On 11 December 2013, on appeal, the Supreme Court of India upheld the constitutionality of Section 377 of the IPC, and stated that the Court was instead deferring to Indian legislators to provide the sought-after clarity. In its judgment the Supreme court stated
"We declare that Section 377 IPC, insofar it criminalises consensual sexual acts of adults in private, is violative of Articles 21, 14 and 15 of the Constitution. The provisions of Section 377 IPC will continue to govern non-consensual penile non-vaginal sex and penile nonvaginal sex involving minors... Secondly, we clarify that our judgment will not result in the re-opening of criminal cases involving Section 377 IPC that have already attained finality."
The full decision can be found here.
The 11 December 2013 judgement of the Supreme Court, upholding Section 377, was met with support from religious leaders. The Daily News and Analysis called it "the univocal unity of religious leaders in expressing their homophobic attitude. Usually divisive and almost always seen tearing down each other’s religious beliefs, leaders across sections came forward in decrying homosexuality and expressing their solidarity with the judgment." The article added that Baba Ramdev India's well-known yoga guru, after praying that journalists not "turn homosexual", stated he could cure homosexuality through yoga and called it "a bad addiction".
The Vishwa Hindu Parishad's vice-president Om Prakash Singhal said, "This is a right decision, we welcome it. Homosexuality is against Indian culture, against nature and against science. We are regressing, going back to when we were almost like animals. The SC had protected our culture." Singhal further dismissed HIV/AIDS concerns within the LGBT community saying, "It is understood that when you try to suppress one anomaly, there will be a break-out of a few more." (Traditionally, Indian culture, or at least Hinduism, has been more ambivalent about homosexuality than Singhal suggests.)
Maulana Madni, of an Islamic organization, Jamiat Ulema-e-Hind, has echoed similar homophobia in stating that "Homosexuality is a crime according to scriptures and is unnatural. People cannot consider themselves to be exclusive of a society... In a society, a family is made up of a man and a woman, not a woman and a woman, or a man and a man. If these same sex couples adopt children, the child will grow up with a skewed verison of a family. Society will disintegrate. If we are to look at countries in the West who have allowed same-sex marriages, you will find the mental tensions they suffer from."
Masorti Rabbi Ezekiel Isaac Malekar, honorary secretary of the Judah Hyam Synagogue, in upholding the judgment, was also quoted as saying "In Judaism, our scriptures do not permit homosexuality." Reverend Paul Swarup of the Cathedral Church of the Redemption in Delhi in stating his views on what he believes to be the unnaturalness of homosexuality, stated "Spiritually, human sexual relations are identified as those shared by a man and a woman. The Supreme Court's view is an endorsement of our scriptures."
In 2005, Prince Manvendra Singh Gohil, who hails from Rajpipla in the Gujarat, publicly came out as gay. He was quickly anointed by the Indian and the world media as the first openly gay royal. He was disinherited as an immediate reaction by the royal family, though they eventually reconciled. He appeared on the American talk show The Oprah Winfrey Show on October 24, 2007, and on BBC Three's Undercover Princes. In 2008, Zoltan Parag, a competitor at the Mr. Gay International contest said that he was apprehensive about returning to India. He said, "Indian media has exposed me so much that now when I call my friends back home, their parents do not let them talk to me".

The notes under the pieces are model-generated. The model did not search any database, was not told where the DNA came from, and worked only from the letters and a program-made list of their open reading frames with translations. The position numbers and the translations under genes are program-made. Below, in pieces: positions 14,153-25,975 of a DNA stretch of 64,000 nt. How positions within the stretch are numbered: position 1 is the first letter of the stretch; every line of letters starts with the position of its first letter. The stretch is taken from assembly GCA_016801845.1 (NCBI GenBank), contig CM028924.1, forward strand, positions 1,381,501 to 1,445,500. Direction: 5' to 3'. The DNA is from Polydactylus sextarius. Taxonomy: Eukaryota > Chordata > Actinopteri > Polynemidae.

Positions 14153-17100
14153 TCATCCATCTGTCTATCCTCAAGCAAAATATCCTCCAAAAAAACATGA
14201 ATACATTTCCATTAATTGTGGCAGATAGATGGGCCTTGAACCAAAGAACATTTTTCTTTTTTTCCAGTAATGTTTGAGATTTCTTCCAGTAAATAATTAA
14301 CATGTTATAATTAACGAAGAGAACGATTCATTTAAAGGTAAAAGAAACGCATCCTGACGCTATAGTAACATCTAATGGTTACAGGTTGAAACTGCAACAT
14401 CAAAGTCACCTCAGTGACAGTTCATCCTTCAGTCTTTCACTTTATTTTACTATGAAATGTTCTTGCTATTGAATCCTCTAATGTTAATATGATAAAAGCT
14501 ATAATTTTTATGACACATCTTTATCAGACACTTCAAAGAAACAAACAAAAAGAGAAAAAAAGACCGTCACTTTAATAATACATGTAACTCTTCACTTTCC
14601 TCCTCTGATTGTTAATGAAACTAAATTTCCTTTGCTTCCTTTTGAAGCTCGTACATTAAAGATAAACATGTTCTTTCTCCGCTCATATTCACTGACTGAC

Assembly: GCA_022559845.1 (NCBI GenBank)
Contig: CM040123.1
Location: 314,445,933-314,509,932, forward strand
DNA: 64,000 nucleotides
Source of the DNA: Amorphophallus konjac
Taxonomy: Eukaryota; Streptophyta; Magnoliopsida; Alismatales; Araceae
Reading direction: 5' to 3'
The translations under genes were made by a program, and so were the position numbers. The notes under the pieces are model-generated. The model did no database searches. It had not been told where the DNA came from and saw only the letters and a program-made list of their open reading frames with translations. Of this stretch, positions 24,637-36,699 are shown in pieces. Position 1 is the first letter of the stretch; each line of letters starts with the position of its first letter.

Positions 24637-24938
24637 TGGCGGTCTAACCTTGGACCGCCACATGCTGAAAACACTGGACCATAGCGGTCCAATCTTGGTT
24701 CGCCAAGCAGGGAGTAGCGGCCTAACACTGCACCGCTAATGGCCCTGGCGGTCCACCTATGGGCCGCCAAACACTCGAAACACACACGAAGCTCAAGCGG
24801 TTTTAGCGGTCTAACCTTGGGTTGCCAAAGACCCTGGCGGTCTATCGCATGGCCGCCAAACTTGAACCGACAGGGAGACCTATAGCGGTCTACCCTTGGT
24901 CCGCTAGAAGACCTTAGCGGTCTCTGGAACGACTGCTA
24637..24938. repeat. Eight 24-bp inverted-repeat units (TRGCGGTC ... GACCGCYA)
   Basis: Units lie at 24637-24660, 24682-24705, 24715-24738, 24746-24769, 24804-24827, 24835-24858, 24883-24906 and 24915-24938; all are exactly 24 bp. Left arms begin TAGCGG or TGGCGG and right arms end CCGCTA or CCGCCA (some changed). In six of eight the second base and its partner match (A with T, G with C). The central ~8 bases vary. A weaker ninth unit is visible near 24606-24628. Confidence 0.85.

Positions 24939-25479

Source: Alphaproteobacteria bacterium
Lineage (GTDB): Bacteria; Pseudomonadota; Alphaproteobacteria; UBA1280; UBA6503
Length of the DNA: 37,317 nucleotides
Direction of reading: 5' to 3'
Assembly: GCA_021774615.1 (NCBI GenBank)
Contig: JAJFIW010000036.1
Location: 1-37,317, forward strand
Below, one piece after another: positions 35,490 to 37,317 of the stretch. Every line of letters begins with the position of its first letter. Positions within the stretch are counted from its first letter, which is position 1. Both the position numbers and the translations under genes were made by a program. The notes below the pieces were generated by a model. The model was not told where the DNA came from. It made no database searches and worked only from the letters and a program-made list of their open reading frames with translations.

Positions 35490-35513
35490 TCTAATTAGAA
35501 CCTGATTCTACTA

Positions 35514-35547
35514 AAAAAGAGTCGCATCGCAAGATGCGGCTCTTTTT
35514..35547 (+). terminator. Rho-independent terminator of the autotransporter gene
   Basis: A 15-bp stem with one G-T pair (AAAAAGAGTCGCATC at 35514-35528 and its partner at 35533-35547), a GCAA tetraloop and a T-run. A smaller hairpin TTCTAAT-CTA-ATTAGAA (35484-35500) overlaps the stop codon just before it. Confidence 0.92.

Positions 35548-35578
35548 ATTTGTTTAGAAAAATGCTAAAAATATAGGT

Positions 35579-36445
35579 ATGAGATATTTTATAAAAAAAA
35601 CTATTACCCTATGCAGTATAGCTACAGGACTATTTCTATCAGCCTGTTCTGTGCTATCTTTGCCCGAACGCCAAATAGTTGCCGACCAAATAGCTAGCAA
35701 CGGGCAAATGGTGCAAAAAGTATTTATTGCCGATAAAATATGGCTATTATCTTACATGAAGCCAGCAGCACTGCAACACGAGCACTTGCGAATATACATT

On 29 June 2008, five Indian cities (Delhi, Bangalore, Kolkata, Indore and Pondicherry) celebrated gay pride parades. About 2,000 people turned out in these nationwide parades. Mumbai held its pride march on 16 August 2008, with Bollywood actress Celina Jaitley also joining in the festivities. On 4 July 2008, the Delhi High Court, while hearing the case to decriminalize homosexuality, opined that there was nothing unusual in holding a gay rally, something which is common outside India.
Days after the 2 July 2009 Delhi High Court verdict legalizing homosexuality, Pink Pages, India's first online LGBT magazine was released. On 16 April 2009, India's first gay magazine Bombay Dost, was re-launched by Celina Jaitley in Mumbai.
On 27 June 2009, Bhubaneswar, the capital city of the Odisha, saw its first gay pride parade. The same day, Union Law Minister Veerappa Moily announced that the Union Home Minister has convened a meeting with the Union Law Ministers, Union Health Ministers and Home Ministers of all states to evolve a consensus on decriminalising homosexuality in India. On 28 June 2009, Delhi and Bangalore held their second gay pride parades, and Chennai – generally considered to be a very conservative city – held its first. Attendance at the pride parades has been increasing significantly since 2008, with an estimated participation of 13,500 people in Delhi and 1,500 people in Bangalore in 2010, and a similar attendance of over 3,000 in Mumbai in 2011.
Mumbai has one of its biggest pride events - Kashish Mumbai Queer Film Festival which was first held in 2010 in April and the next year from May 25–29, 2011. It is the first queer film festival that is held in a mainstream multiplex theater and screens LGBT films from all over the world. It has been recognized by Interpride as a pride event in India.
Madurai celebrated city's first LGBTQ Rainbow festival on 29-07-2012, Anjali Gopalan inaugurated Alan Turing Rainbow festival and flag offed the Asia's first Gender queer pride parade as a part of Turing Rainbow festival organized by Srishti Madurai a literary and resource circle for alternative gender and sexualities it was established by Gopi Shankar a student of The American College in Madurai to eradicate social discrimination faced by the LGBT community,this is the first parade in Asia to highlight 20 other kinds of genders apart from LGBT. Kolkata Rainbow Pride festival held on 15 July 2012 was attended by more than 1500 people and many online forums like www.Jubwetalk.in, Desiboys, Velvet were present to support the cause.First Gujarat state LGBT pride parade in Surat was held on October 6, 2013.